Read about using non-defining relative clauses below. Then, when you are ready, try these relative clauses practice exercises.
Non-defining relative clauses
We use non-defining relative clauses to give extra information about something - either the previous noun (use who, which, whose, whom, when or where to add the information), or all of the previous information (use which). For more information about words like which and whom, look at the relative pronouns page).
This is a photo of my friend Sarah, who got married in April.
(who = Sarah)
I've got a job in London, where I now live.
(where = in London)
Agatha Christie, whose books have been translated into many languages, died in 1976.
(whose books = her books)
I've spent a lot of time in the garden this month, which was nice.
(which = spending time in the garden, not the month)
Last night my sister ate a steak, which was very unusual.
(which = my sister eating a steak, not the steak - maybe she's vegetarian!)
Non-defining relative clauses are different from defining relative clauses. In the first sentence below, the comma (,) shows us that who work very hard is extra information - if we take out this information, the listener will still understand which teachers we are talking about. In the second sentence there is no comma - who work very hard is necessary to the meaning of the sentence because it explains which teachers we are talking about. Non-defining relative clauses need commas (,) around them, while defining relative clauses don't. Non-defining relative clauses are also less common in informal, spoken English.
Teachers, who work very hard, should get paid more.
(non-defining relative clause: all teachers should get more money, they all work hard)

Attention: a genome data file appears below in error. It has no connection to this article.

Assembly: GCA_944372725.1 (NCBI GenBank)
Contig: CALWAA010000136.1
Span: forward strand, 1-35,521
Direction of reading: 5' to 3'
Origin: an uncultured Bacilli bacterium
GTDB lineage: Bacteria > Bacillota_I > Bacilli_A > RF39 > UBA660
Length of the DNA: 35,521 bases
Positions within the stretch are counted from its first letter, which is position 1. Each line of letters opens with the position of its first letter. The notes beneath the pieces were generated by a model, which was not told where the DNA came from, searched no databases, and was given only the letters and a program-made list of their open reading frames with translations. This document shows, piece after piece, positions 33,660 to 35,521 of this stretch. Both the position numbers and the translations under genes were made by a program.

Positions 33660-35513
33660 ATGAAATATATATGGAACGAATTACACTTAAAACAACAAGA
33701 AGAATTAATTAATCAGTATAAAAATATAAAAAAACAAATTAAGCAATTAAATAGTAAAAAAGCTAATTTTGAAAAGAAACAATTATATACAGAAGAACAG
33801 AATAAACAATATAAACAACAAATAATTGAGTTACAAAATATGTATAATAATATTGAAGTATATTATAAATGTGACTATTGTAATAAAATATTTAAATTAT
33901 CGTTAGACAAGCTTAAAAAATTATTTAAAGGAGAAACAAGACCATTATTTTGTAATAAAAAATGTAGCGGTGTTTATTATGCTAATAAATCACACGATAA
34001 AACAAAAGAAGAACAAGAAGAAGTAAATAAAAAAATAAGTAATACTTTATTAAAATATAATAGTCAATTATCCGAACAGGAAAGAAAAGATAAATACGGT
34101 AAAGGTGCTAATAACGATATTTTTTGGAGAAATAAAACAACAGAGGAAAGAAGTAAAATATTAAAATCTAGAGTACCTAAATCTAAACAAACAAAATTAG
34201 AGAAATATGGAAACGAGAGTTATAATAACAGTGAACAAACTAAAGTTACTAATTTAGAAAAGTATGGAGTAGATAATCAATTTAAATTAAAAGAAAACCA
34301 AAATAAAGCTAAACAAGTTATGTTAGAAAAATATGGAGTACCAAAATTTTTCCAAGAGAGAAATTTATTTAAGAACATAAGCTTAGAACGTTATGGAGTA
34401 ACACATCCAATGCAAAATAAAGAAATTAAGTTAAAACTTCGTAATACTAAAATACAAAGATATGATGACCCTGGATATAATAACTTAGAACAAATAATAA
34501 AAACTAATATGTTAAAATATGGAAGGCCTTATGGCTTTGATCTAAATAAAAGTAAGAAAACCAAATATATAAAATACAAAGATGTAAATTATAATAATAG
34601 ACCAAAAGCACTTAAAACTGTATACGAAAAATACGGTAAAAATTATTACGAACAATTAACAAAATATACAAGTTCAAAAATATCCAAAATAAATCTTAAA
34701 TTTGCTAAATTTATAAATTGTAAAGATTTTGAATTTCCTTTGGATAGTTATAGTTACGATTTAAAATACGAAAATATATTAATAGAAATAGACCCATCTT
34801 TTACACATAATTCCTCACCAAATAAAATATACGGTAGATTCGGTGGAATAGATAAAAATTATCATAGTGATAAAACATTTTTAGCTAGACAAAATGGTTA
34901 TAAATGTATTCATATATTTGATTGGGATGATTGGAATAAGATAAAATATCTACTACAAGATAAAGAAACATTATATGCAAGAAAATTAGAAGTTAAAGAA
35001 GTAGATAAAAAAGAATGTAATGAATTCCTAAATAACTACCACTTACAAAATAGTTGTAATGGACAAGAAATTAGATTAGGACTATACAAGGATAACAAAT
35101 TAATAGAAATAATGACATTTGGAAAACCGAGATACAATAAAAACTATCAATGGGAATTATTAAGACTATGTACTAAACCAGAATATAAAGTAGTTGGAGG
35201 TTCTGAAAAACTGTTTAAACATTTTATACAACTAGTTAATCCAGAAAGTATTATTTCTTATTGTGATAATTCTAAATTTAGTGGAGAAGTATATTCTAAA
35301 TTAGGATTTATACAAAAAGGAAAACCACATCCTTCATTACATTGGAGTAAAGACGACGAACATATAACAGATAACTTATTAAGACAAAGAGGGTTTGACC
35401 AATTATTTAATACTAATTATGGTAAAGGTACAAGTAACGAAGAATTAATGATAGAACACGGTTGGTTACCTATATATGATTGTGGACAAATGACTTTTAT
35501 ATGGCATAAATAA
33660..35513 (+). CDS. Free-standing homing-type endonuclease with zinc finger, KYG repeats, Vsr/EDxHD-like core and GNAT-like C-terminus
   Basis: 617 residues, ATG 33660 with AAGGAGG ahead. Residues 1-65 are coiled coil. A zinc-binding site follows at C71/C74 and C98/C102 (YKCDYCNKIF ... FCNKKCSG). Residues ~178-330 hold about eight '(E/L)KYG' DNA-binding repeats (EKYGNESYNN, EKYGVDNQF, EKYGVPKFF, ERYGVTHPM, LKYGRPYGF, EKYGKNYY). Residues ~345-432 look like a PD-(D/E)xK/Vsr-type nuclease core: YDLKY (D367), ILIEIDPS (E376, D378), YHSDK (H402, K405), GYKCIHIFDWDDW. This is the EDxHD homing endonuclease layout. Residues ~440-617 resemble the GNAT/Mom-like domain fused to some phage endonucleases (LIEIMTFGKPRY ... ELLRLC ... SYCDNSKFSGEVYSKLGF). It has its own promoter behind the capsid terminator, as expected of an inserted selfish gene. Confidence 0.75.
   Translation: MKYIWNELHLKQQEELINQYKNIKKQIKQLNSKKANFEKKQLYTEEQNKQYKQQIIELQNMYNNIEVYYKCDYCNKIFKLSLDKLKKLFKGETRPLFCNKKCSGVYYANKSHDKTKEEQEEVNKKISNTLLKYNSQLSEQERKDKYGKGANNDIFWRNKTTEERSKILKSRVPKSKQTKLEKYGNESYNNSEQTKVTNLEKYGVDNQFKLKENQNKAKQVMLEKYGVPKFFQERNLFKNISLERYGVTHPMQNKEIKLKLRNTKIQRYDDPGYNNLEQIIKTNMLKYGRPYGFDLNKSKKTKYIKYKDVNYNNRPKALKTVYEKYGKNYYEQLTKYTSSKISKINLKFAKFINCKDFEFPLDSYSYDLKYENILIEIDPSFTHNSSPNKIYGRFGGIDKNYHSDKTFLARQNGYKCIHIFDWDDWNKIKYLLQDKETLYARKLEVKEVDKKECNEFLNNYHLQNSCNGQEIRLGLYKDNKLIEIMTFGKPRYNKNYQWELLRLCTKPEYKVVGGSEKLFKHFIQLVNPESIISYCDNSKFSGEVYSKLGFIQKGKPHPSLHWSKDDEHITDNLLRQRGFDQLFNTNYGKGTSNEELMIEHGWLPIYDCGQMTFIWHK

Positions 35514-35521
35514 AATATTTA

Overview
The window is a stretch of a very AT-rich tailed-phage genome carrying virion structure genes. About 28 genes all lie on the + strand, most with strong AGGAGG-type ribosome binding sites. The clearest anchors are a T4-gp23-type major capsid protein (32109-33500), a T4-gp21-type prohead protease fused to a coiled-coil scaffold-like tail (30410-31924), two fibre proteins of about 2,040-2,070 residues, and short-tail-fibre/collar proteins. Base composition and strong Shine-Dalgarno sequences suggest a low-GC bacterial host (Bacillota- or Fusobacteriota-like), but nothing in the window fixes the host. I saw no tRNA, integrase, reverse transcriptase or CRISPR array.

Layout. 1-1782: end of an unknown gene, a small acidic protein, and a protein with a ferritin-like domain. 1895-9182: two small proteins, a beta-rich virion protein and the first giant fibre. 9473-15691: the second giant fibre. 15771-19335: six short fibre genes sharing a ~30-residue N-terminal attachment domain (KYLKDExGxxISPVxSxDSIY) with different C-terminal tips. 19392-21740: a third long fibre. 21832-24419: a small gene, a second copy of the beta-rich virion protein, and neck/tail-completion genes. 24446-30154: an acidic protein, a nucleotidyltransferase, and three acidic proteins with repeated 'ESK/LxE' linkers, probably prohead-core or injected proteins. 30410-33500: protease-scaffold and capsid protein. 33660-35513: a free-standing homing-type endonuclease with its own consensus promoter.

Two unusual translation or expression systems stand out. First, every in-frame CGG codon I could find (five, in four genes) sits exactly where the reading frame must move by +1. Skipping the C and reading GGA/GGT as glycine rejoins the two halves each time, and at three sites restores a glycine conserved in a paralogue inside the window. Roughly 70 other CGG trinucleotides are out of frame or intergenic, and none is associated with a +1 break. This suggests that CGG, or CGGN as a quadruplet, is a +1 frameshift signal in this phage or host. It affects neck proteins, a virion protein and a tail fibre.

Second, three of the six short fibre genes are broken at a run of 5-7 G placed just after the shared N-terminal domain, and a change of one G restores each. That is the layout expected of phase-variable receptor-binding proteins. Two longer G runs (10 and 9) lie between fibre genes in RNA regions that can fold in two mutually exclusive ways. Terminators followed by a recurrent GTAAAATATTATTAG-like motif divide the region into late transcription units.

Teachers who work very hard should get paid more.
(defining relative clause: only the hard-working teachers should get paid more, the lazy ones shouldn't)
Defining or non-defining?
Using a defining or non-defining relative clause (RC) can change the meaning of the sentence (as in the teachers examples above). In addition, the rules about who, which and that are different..
1. Defining RCs can use that instead of which/who. Non-defining RCs never use that.
The artist who/that sang "Holiday" in the 1980s is still making music.
(Defining RC. The information about the song helps us to know which singer we are talking about We can say who or that.)
Madonna, who sang "Holiday" in the 1980s, is still making music.
(Non-defining RC. We know who Madonna is, so the information about the song isn't necessary. We can't say that.)
2. Defining RCs don't always need who or which. Non-defining RCs always need a wh- word.
That's the man who I'm going to marry.
That's the man I'm going to marry.
(Defining RC. We don't need the word who when it's the object of the verb).
This is Andrew, who I'm going to marry.
(Non-defining RC. Who is always necessary.)
Now try these relative clauses practice exercises.